YOUR FEATURE PRESENTATION
Colin Farrell has something of a wolf's reputation as a celebrity and it serves him well in Fright Night, a remake of the 1985 vampire comedy, while playing a shameless monster. Yet, for all his rabid dog violence as vampire Jerry -- "a terrible name for a vampire!" -- the most adorable moment in his performance is positively kittenish. While stepping around a beam of sunlight during one action setpiece he hisses at it with instinctual annoyance. You can't scare sunlight away, dumb Jerry! It's a silly bit of actorly business but the new Fright Night soars whenever the cast or director are having a bloody good time. Good times at the movies are as infectious as vampirism, though thankfully more common.
Full disclosure: I've never seen the 1985 Fright Night and affections for previous versions usually dull love for new takes. But a quick bit of research suggests that the new version uses the same basic characters and set-up but plays fast and loose with the twisty details and basic temperament. The premise is ingeniously simple and relatable. What if you found out you lived next door to a monster? Charley (Anton Yelchin) resists the question at first, betraying his former best friend Ed (Christopher Mintz-Plasse) in the process, but soon he comes to know the truth: his next door neighbor is indeed a vampire. Jerry is rapidly eating the population of an isolated and rather transient suburban town outside of Las Vegas. Charley, his girlfriend (Imogen Poots) and his mom (the sadly wasted but always game Toni Collette) may be next. Enter, sort of, Peter Vincent (David Tennant of Doctor Who fame) theatrical magician, vampire killer and total poseur.
Hey, that's not holy water! [MORE AFTER THE JUMP]
Though Fright Night is as quick to settle for cheap gotcha scares and 3D ickiness (bodily fluids coming at'cha!) as any modern horror movie, some of them are so well realized that the movie almost feels gourmet. The simplest and most thrilling scares, like a tense funny doorway standoff and a daring house escape that feels too easy, happen early on. The film shines when its battle of wills is fought over property lines.
The movie peaks way too early in a desert chase sequence and the ludicrous CGI vampirism takes over from there. Still, there are enough scares and laughs in the script (written by Buffy the Vampire Slayer veteran Marti Noxon) to satisfy anyone new to the property. The cast, too, is eager to please. But Anton Yelchin, as it turns out, is far more charming as a brainy geek (see most of his past work) than as a heroic leading man. That revelation becomes the whole point of his character arc but it's also an unfortunately thankless one; with Farrell and Mintz-Plasse and Tennant and the bit players hamming it up all around him, he's cornered into typical leading man coolness, and then essentially labelled unfit for it. His girlfriend, you see, liked him better in dweeb mode. (So will audiences.)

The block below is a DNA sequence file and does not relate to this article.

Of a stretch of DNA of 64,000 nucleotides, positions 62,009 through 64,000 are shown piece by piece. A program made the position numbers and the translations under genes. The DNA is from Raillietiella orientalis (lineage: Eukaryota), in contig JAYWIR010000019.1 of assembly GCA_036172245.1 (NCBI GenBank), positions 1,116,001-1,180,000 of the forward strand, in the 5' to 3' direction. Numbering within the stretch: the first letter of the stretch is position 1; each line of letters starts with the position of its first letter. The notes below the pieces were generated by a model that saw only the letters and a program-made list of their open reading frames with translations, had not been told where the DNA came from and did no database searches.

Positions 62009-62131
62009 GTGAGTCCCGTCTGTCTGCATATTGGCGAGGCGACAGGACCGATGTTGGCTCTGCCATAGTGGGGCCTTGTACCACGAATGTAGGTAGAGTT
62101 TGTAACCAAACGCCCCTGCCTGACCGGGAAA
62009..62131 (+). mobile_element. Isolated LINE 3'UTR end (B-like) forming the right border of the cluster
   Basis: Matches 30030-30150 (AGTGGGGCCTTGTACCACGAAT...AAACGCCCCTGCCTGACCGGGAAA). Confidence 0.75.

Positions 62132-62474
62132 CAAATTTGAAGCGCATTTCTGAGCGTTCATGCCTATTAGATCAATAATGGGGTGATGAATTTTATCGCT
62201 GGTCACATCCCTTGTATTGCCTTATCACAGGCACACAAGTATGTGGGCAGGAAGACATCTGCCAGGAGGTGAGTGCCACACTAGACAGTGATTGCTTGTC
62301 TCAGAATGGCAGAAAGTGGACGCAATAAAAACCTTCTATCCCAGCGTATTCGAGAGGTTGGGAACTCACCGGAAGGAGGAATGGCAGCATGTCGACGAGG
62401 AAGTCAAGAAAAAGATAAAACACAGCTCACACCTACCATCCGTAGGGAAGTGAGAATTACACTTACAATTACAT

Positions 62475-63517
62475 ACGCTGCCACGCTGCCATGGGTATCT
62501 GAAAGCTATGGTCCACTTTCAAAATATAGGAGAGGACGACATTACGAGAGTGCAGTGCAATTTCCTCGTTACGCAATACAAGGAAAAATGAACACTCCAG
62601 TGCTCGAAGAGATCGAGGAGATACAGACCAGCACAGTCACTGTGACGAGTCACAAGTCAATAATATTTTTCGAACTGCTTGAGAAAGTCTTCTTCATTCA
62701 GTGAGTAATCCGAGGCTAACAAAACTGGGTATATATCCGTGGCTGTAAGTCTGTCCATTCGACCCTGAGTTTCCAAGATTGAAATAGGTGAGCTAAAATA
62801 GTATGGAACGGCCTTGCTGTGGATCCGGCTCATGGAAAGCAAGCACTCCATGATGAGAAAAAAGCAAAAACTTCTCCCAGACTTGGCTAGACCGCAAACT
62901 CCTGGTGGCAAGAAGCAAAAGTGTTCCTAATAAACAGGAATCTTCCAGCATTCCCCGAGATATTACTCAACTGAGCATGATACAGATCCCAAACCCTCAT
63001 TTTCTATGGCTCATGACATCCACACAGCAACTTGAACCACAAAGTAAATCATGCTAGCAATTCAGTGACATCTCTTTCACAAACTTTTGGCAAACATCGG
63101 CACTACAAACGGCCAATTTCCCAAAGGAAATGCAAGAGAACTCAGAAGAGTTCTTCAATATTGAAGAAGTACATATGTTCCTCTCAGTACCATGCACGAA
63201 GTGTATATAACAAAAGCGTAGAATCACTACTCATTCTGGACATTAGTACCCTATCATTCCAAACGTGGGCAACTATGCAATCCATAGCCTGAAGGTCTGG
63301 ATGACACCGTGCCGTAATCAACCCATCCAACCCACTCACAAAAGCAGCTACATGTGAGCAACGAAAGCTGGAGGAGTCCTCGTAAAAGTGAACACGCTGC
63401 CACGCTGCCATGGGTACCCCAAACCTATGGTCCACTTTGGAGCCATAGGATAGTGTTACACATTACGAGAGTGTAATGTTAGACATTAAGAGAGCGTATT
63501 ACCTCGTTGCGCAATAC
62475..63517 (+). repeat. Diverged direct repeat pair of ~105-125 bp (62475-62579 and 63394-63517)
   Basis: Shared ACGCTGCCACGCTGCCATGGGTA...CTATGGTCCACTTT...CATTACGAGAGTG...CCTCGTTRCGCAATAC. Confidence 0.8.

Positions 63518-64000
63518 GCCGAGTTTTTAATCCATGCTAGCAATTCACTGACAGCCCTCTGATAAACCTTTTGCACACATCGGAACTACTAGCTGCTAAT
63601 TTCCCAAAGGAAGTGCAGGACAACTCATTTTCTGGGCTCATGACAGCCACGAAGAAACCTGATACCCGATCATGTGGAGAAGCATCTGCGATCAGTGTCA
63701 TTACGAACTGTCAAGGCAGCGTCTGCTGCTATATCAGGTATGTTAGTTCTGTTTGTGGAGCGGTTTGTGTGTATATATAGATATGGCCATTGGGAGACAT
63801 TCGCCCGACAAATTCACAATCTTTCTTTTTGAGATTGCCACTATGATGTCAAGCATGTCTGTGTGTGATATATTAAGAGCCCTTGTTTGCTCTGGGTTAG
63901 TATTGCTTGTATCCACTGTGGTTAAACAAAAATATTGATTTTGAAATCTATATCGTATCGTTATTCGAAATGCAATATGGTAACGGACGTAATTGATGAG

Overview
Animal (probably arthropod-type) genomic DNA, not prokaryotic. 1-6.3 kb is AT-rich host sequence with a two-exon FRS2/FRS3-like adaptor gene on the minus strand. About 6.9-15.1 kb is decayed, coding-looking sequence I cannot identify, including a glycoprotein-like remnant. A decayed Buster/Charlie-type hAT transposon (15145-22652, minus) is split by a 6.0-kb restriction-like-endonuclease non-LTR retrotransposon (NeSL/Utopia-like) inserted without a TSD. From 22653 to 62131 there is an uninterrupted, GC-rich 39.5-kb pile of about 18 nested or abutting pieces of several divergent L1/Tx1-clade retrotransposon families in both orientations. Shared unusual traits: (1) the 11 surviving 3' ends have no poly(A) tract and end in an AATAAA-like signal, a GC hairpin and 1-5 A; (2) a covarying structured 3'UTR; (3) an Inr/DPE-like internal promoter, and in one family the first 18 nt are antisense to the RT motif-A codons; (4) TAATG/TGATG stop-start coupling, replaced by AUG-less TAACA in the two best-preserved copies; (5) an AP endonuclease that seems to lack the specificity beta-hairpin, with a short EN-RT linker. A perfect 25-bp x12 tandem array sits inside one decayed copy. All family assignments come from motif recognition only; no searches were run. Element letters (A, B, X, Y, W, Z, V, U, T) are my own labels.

Also Opening: Jason Momoa, formerly of Baywatch and Game of Thrones, attempts to outmuscle memories of Ahnuld in CONAN THE BARBARIAN. Drew McWeeney of HitFix warns that "it's the film equivalent of having someone punch you in the face for two straight hours while someone screams in your ear". (If that's what you're into!) Anne Hathaway and Jim Sturgess can't let each other go in Lone Scherfig's ONE DAY, which charts their romance over many years, Same Time Next Year style. And yes, SPY KIDS: ALL THE TIME IN THE WORLD, arrives to remind us that no franchise ever truly dies.
In limited release indie legend John Sayles' 17th feature AMIGO opens and Ryan Kwanten stars as a shy office worker by day and superhero by night in the comedy GRIFF THE INVISIBLE. Ryan Kwanten's comedic gifts are wildly under recognized… probably due to the body housing them. If you ask me he should've been Emmy nominated for that second season of True Blood where he got religion and then didn't know what the hell to do with it. [Tangent: Loving this season of True Blood!]. But a "shy awkward office worker"? That sounds like quite a stretch.
Speaking of True Blood news has just arrived that Joseph Manganiello (Alcides the werewolf) will join the cast of Magic Mike as "Big Dick Ritchie". That male stripper movie has been adding cast members every day lately. If you haven't been following along, Oscar winning director Steven Soderbergh (of Traffic, Erin Brockovich and Oceans 11 fame) is making the all-star movie, which is based on Channing Tatum's experiences as a stripper when he was 19. Soderbergh keeps saying he's retiring and then keeps making movies. He has four more coming your way starting with Contagion and supposedly ending with that Michael Douglas as Liberace biopic. Magic Mike and then Liberace? Soderbergh is so unpredictable and prolific. And if he does actually retire he'll be missed.
Here's a gallery of the rumored cast thus far (not totally safe for work) none of whom are timid about losing their clothes.